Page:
Testing Catalytic Converters For Resale
Giant Auto Parts, in Akron, Ohio, has paired selling used auto parts with the mechanical side of the industry since 1930. Along the way, its 10-service bay facility has allowed the company to install glass, work with drive shafts, rebuild starters and alternators, and install motors, transmissions and brakes.
"We've always had a niche," admitted third-generation owner Art Krakauer. "There needs to be some value added as we go along, otherwise we're no different from anyone else."
The niche has depended on the natural ebb and flow of the auto industry. Glass went out when the competition got cheaper and drive shafts went by the wayside along with real-wheel drive. The company's main concentration is now catalytic converters. It has sold them since 1990, but two years ago decided to test them itself.
"There were a handful of places around the county that have tested catalytic converters, but most of the ones that started it, aren't in business anymore," explained Krakauer. "We decided we wanted to get into it."
Krakauer said the company did the research and met with the U.S. Environmental Protection Agency (EPA), which controls the process. It is a federal law that a catalytic converter cannot be installed on another vehicle unless it has been tested and certified to EPA requirements.
The company built a separate building and equipped it with a dynamometer, required by the EPA to test the amount of pollution pulled out by the converter, and a five-gas analyzer to test hydrocarbon and carbon monoxide emissions. All information is recorded in an Excel spreadsheet. One employee at Giant Auto Parts, an ASE master tech, tests the majority of converters, but others are capable of doing it.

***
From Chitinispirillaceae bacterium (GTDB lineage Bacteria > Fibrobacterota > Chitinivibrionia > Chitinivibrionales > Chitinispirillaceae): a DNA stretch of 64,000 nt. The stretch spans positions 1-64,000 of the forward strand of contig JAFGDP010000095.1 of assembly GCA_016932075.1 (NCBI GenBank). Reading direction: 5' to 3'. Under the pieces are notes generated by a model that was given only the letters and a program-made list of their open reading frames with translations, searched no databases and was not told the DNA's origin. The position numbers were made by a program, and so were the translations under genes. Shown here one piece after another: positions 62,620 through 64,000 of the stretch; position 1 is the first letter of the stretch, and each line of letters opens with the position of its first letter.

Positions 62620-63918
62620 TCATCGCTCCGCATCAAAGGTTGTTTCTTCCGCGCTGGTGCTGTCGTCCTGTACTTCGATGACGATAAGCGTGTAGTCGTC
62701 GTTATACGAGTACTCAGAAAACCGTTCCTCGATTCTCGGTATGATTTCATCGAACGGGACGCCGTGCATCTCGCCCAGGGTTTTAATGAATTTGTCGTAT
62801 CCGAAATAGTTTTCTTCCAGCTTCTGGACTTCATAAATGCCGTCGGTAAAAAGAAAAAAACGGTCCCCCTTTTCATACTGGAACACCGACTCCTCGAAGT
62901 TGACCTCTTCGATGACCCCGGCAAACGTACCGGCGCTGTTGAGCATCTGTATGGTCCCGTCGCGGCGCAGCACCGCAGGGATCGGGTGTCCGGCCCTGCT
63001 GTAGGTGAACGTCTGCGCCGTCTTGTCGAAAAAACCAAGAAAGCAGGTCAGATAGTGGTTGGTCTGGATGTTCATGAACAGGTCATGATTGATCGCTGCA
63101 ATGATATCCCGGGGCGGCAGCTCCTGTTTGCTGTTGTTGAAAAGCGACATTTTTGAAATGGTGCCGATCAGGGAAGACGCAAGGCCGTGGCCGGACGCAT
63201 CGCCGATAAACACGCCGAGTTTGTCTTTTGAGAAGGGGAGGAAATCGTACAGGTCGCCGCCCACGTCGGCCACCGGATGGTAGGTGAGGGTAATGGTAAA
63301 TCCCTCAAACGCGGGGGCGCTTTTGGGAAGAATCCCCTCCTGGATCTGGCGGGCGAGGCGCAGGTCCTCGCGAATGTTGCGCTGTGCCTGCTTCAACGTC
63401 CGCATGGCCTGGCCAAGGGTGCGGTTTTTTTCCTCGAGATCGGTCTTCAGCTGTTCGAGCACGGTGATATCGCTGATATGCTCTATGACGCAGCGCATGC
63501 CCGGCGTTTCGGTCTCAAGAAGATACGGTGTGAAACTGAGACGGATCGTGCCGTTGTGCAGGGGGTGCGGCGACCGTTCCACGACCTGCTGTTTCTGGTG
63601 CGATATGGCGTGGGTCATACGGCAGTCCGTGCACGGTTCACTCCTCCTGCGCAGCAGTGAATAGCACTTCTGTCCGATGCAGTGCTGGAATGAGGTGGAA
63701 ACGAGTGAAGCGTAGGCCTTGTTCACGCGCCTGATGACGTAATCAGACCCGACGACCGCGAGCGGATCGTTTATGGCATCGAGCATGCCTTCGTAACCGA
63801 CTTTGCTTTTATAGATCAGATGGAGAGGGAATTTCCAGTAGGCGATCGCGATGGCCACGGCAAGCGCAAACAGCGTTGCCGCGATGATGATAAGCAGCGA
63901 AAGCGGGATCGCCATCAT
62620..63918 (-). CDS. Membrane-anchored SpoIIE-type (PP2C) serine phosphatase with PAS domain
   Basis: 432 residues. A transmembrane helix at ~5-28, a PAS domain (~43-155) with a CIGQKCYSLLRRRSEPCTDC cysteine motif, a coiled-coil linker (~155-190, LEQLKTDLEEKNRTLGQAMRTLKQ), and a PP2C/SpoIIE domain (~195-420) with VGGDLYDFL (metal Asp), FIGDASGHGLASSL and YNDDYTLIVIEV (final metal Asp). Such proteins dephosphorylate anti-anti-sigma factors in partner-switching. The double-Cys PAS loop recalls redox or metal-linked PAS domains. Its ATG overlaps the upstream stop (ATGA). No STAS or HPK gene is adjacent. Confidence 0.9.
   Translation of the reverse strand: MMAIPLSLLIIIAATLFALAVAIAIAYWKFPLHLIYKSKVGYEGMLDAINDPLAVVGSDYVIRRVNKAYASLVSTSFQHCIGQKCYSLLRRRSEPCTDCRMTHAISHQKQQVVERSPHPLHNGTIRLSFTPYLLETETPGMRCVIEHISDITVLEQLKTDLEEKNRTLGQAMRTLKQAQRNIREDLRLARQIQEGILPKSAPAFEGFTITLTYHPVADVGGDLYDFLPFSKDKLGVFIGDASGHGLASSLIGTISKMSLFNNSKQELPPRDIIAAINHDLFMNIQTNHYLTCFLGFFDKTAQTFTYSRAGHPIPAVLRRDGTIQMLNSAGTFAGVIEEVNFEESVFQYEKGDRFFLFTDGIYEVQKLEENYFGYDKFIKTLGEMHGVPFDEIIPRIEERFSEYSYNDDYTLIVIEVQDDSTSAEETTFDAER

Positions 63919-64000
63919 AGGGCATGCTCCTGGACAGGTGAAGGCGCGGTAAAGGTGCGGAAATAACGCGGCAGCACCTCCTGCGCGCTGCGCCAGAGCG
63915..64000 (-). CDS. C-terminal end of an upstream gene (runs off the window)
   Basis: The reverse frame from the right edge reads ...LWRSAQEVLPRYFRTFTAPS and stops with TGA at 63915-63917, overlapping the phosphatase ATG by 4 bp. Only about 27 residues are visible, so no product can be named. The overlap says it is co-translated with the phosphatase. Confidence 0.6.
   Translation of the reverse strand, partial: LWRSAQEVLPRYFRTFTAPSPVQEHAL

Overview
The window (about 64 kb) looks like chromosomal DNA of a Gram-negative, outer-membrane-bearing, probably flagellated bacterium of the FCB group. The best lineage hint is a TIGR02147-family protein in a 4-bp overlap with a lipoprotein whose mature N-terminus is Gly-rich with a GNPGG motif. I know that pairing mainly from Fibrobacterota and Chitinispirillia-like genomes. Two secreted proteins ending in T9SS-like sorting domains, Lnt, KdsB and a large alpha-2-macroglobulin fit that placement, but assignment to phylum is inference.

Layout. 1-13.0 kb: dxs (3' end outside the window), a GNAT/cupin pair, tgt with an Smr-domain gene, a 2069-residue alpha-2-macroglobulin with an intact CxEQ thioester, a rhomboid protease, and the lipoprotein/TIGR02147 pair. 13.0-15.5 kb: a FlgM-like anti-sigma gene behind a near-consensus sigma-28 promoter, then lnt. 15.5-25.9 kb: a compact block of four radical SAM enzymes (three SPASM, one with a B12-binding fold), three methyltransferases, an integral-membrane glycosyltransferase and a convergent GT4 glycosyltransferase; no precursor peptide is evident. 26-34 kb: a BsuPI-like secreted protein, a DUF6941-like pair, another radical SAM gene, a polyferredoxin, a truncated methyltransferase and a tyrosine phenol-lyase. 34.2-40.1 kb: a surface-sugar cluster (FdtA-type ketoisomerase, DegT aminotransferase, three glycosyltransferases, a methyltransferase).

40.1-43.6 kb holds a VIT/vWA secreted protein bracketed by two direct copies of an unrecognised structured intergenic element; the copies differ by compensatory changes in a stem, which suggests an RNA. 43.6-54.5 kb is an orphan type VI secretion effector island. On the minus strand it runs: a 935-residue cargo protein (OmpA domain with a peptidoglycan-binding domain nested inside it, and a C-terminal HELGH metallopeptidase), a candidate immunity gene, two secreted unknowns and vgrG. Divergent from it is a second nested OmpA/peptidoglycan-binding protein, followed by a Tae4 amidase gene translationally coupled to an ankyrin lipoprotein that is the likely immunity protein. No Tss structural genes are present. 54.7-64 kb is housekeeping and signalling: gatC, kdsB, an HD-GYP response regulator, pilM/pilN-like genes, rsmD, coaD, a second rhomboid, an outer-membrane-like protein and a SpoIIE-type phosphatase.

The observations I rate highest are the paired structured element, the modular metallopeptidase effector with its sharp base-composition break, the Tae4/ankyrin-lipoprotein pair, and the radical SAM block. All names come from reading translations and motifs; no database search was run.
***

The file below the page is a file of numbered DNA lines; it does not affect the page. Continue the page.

"If a converter is good, it should be good for a long time," stated Krakauer. "Catalytic converters are designed by the OE manufacturer to last the life of the vehicle. If they do go bad, something caused them to go bad. It's important to know what it was, because if the customer never fixed the underlying problem, the new converter will go bad too."
A metal tag is welded on the converter that contains the date, who tested it and part number. Tested converters are sold to muffler shops, dealers and repair shops and demand is high.
"We believe the OE converters are a much better quality product versus aftermarket," Krakauer said. "The customer gets a good quality product at a competitive price. They get something that's going to last a long period of time.
Krakauer said he tests catalytic converters for other auto recycling facilities. Any auto recycler can ship their converters (except those in California due to state law) and the company will test it for a flat rate of $35 per converter. Krakauer said if the converter is expensive, it is well worth it.
"There is a mentality that you can get a certain amount for the core, so why try to sell it," he added. "I say, why not take the best of both worlds? Why not sell it and get the guys old one back? Now you have the core and you've made a sale."